Protein Synthesis Vocabulary
Home > Preview
The flashcards below were created by user
on FreezingBlue Flashcards.
organic polymer that stores information for the production of proteins which is involved with the transmission of this inherited information
deoxyribo nucleicacid; Central nucleic acid with the code of proteins. Major component of chromosomes in eukaryotes and found primarily in the nucleus of eukaryotes although a small amount is found in the mitochondria and chloroplasts. Known as the template of the genetic code.
- monomers that make up nucleic acids; made of phosphate, sugar, and N-base
- group made of 1-phosphorous atom bonded to 4- oxygen atoms; (-) charge due to
- oxygen atoms with extra electrons. Bond
- to the 5th-prime carbon of the sugar. Make up the backbone of a DNA strand
- alternating with the sugars
- DNA it is deoxyribose, in RNA it is the regular ribose sugar. Both are pentose, 5 carbon sugars. The 1’ Carbon is bonded to the N-base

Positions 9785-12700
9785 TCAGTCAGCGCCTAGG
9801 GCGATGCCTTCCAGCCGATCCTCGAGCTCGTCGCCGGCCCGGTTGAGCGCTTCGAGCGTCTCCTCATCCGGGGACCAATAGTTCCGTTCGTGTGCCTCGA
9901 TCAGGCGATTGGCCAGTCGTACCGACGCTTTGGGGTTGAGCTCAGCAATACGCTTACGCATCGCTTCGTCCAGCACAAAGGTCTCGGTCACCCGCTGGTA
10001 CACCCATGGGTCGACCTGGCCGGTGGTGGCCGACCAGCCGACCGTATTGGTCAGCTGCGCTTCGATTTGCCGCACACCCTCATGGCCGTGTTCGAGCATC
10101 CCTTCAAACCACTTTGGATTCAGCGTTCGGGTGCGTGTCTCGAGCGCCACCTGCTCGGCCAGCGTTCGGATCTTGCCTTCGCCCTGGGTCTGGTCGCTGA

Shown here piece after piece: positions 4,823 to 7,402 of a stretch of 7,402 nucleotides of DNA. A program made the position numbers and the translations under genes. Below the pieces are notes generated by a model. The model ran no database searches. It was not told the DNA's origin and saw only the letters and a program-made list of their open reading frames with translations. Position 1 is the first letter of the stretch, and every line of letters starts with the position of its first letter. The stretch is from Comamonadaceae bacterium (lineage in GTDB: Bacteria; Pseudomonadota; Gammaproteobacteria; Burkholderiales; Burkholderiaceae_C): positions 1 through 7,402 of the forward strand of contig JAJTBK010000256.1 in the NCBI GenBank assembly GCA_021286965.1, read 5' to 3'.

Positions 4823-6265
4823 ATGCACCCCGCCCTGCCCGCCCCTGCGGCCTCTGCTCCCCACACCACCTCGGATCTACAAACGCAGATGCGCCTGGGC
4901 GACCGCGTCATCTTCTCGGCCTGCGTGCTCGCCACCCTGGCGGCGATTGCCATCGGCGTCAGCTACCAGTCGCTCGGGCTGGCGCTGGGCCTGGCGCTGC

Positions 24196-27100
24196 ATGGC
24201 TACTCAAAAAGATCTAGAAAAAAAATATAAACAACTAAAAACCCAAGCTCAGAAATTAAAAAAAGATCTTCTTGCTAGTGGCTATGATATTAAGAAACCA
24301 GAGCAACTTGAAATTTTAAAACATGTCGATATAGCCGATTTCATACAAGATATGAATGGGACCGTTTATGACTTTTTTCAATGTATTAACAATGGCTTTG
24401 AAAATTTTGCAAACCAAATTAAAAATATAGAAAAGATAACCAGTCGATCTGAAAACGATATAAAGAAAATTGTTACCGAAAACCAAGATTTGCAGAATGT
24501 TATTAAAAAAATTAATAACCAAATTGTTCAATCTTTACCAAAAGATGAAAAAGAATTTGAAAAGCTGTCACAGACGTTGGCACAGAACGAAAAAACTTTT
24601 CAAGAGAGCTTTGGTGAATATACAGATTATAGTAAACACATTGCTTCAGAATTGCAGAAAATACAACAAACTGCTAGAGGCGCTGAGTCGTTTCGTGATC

- compound. The 3’ Carbon is where the new
- nucleotides would be added. The 5’
- Carbon is where the phosphate is attached
1. There are 5 different N-base compounds. In DNA: Adenine, Thymine, Cytosine, and Guanine. In RNA: Adenine, Uracil,
- Cytosine, and Guanine. They make up the
- center of the DNA and the order is the code for the proteins. They are divided into two groups depending on
- their structure: Purines and
These N-bases are made of two carbon rings and are larger than the others. The examples are: Adenine and Guanine.
- N-bases are made of only 1 carbon ring and are smaller than the others. The examples are: Thymine, Cytosine, and Uracil
Base Pairing Rule
- A purine must bond by weak H-bonds to a pyrimidine. The bonding is very specific, ex: A=T and C=G for DNA & A=U and C=G
- for RNA!
Home > Flashcards > Print Preview